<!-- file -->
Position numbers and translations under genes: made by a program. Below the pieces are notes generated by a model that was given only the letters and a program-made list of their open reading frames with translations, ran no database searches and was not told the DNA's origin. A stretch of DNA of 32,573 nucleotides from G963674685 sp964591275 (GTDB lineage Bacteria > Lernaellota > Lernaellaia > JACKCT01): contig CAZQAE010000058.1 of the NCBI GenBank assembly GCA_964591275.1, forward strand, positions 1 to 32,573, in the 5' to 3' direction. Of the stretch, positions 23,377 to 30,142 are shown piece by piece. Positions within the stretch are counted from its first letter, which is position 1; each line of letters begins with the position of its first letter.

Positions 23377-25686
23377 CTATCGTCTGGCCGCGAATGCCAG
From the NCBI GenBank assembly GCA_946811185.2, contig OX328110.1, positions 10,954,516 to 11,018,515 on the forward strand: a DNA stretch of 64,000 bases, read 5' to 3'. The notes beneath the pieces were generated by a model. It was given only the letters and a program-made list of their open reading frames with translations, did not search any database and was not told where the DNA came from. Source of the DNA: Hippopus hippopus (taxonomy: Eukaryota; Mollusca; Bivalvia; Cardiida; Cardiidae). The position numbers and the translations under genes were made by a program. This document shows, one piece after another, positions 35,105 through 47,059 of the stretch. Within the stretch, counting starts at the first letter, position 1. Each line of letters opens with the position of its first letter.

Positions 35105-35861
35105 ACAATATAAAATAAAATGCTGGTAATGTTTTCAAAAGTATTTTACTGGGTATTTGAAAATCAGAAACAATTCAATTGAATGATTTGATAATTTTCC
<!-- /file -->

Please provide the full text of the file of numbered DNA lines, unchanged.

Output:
Position numbers and translations under genes: made by a program. Below the pieces are notes generated by a model that was given only the letters and a program-made list of their open reading frames with translations, ran no database searches and was not told the DNA's origin. A stretch of DNA of 32,573 nucleotides from G963674685 sp964591275 (GTDB lineage Bacteria > Lernaellota > Lernaellaia > JACKCT01): contig CAZQAE010000058.1 of the NCBI GenBank assembly GCA_964591275.1, forward strand, positions 1 to 32,573, in the 5' to 3' direction. Of the stretch, positions 23,377 to 30,142 are shown piece by piece. Positions within the stretch are counted from its first letter, which is position 1; each line of letters begins with the position of its first letter.

Positions 23377-25686
23377 CTATCGTCTGGCCGCGAATGCCAG
From the NCBI GenBank assembly GCA_946811185.2, contig OX328110.1, positions 10,954,516 to 11,018,515 on the forward strand: a DNA stretch of 64,000 bases, read 5' to 3'. The notes beneath the pieces were generated by a model. It was given only the letters and a program-made list of their open reading frames with translations, did not search any database and was not told where the DNA came from. Source of the DNA: Hippopus hippopus (taxonomy: Eukaryota; Mollusca; Bivalvia; Cardiida; Cardiidae). The position numbers and the translations under genes were made by a program. This document shows, one piece after another, positions 35,105 through 47,059 of the stretch. Within the stretch, counting starts at the first letter, position 1. Each line of letters opens with the position of its first letter.

Positions 35105-35861
35105 ACAATATAAAATAAAATGCTGGTAATGTTTTCAAAAGTATTTTACTGGGTATTTGAAAATCAGAAACAATTCAATTGAATGATTTGATAATTTTCC